As reported in “Popular Electricity and the World’s Advocate”, 1913:
Now electricity comes to the policeman’s aid. Jeremiah Creedon, a resident of Philadelphia and an engineer on the Philadelphia and Reading Railroad, has perfected and patented a device by which a policeman can control the most desperate and unruly prisoner.
The inventor describes it as “an improved electrical device for use of policemen and others in making arrests, subduing unruly persons and resisting attacks.” It consists essentially of a pair of gloves provided with electrodes which may be brought in contact with the person grasped by the hand of the wearer. An electric circuit, the terminals of which are formed by the electrodes, supplies an electric shock to the prisoner and effectually renders him unable to resist arrest.
The power for this instrument comes from a battery, worn either in a belt that is provided with it, or in the pocket of the policeman’s coat. Connected with this device also is a small lamp which can be held in one hand and which receives it’s light from the battery. By this means both force and light are provided.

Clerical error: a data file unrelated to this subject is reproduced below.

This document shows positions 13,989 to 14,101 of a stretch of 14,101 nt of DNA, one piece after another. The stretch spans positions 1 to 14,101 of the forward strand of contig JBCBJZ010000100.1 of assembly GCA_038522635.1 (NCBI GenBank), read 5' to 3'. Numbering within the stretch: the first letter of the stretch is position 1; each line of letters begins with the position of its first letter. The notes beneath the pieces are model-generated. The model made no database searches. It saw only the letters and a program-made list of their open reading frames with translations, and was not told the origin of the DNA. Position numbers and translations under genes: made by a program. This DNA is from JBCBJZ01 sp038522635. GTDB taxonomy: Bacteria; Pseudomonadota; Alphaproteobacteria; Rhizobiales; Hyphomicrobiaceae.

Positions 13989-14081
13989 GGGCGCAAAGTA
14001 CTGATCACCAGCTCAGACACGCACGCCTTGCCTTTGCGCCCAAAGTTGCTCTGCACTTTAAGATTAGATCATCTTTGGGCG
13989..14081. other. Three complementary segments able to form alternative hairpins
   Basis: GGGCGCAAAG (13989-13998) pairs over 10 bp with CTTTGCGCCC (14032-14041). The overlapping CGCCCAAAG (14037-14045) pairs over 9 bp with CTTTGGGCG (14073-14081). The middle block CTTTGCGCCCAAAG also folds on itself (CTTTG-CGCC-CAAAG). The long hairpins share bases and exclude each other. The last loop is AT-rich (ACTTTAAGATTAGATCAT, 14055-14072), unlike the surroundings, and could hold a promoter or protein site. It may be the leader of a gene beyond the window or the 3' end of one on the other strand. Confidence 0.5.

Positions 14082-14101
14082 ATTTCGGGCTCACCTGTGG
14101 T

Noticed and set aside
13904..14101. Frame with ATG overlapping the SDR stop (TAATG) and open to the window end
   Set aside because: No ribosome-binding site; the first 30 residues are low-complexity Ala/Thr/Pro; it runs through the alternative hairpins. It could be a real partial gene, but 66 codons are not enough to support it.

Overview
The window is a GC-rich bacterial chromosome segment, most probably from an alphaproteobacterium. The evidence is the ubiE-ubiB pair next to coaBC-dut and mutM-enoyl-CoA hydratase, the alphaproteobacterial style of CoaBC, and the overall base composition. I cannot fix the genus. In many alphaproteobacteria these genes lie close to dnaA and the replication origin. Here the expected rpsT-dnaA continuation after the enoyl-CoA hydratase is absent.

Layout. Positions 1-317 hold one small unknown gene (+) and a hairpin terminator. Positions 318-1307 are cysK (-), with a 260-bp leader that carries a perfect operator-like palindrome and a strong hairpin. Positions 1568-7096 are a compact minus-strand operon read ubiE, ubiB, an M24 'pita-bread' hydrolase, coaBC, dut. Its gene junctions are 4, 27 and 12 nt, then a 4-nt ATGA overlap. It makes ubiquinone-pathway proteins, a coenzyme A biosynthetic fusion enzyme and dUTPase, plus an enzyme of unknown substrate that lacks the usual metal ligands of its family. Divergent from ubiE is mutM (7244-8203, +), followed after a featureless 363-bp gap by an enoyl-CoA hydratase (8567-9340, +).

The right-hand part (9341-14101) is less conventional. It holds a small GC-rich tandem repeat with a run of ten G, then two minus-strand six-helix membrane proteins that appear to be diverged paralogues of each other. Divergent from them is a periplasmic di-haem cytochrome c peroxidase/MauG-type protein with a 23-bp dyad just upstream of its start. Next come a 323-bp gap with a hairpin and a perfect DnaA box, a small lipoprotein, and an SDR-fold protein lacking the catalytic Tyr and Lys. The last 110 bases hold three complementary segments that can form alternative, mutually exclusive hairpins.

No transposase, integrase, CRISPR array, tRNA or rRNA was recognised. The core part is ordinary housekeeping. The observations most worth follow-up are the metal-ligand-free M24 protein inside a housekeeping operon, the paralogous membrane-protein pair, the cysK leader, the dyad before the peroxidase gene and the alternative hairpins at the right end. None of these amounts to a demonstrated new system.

The belt is so fashioned as to take the place of the regulation policeman’s belt. A compact storage battery is carried on the hip and is connected in electric circuit, by conductors, with the primary windings of an induction coil. The secondary windings of the induction coil are connected by flexible, insulated conducting cords or cables to electrode plates located in the palms of a pair of gloves, the electrode plates being insulated from the gloves and from the hands of the wearer by insulating disks.
Click here to read the accompanying article, detailing how members of the Glen Lachlann Estate College of Arms (a historical fencing club) are practicing an interpretation of Bartitsu, inspired largely by the success of the Sherlock Holmes movies.